│ varchar │ double │ double │
│ gz │ 23.4 │ 128928.05 │
│ bam │ 20.9 │ 114925.732 │
│ czi │ 14.1 │ 77548.979 │
│ fq │ 7.6 │ 41954.356 │
│ sam │ 5.1 │ 27812.136 │
│ tif │ 5.0 │ 27457.25 │
│ 6 rows 3 columns │

real 0m3.320s
user 0m24.991s
sys 0m4.127s

This was executed on a different server from the previous one to ensure that the cache was cold. 3.3 seconds is impressive, but obviously, we need to find an even more complex query to test the true capabilities of DuckDB. Let’s try to identify all files that may be duplicates, as they have the same name, file size, and modification date, but are stored in different directories. We don’t really have in-depth knowledge of SQL, so let’s ask ChatGPT for some help. Given that DuckDB is compatible with PostgreSQL syntax, once we describe the table structure and explain what we want to achieve, it provides a suitable solution that we then copy into the ‘dedup.sql’ text file.

-- Extract the filename without path
filename FROM LENGTH(filename) - POSITION('/' IN REVERSE(filename)) + 2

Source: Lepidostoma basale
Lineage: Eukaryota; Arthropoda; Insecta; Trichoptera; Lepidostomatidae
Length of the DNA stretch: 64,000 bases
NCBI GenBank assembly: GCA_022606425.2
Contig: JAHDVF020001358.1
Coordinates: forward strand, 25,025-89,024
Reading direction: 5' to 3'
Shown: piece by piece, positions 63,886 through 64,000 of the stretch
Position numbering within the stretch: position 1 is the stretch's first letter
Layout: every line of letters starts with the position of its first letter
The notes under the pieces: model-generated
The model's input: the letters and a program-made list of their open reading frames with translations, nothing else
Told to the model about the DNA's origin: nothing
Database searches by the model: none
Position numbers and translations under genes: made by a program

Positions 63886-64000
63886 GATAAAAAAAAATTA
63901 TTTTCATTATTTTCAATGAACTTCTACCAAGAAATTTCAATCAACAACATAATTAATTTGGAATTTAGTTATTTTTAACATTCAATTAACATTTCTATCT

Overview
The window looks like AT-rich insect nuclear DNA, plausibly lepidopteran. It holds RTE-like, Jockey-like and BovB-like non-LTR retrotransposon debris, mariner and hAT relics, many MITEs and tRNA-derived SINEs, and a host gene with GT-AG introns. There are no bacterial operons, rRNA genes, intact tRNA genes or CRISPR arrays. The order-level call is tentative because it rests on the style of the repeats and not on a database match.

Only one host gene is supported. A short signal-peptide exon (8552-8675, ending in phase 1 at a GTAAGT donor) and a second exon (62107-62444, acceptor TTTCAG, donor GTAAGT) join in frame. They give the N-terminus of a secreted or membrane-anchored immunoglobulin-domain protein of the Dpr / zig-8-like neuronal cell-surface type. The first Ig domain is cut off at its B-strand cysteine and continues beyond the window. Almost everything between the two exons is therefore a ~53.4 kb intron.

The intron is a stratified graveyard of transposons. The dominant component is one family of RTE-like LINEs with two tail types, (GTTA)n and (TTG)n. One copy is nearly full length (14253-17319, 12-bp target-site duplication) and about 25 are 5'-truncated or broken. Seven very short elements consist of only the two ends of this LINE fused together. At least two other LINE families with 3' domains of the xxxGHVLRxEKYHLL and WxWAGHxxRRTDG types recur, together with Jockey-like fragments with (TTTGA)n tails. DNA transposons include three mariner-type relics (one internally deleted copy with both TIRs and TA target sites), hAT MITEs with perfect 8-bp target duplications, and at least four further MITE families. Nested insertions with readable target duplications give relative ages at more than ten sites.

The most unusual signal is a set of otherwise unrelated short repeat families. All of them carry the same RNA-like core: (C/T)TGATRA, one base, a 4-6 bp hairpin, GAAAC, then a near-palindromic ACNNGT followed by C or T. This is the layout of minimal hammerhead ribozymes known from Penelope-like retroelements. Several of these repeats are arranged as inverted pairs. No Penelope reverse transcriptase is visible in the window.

LENGTH(filename) - POSITION('/' IN REVERSE(filename)) - POSITION('.' IN REVERSE(filename)) + 1
) AS plain_file_name,
COUNT(*) as duplicates_count,
ARRAY_AGG(filename) as duplicate_files -- Collect the full paths of all duplicates
filename NOT LIKE '%/miniconda3/%' AND
filename NOT LIKE '%/miniconda2/%' AND -- let's ignore all that miniconda stuff
st_size > 1024*1024 -- we only look at files > 1 MB
COUNT(*) > 1 -- Only groups with more than one file are duplicates
duplicates_count DESC;
time duckdb < dedup.sql
real 0m21.780s
user 2m40.679s
sys 1m34.142s

In this case 13 CPU cores ran for 22 seconds to execute a pretty complex query. Rerunning this query after copying the parquet file to a local disk gives us this: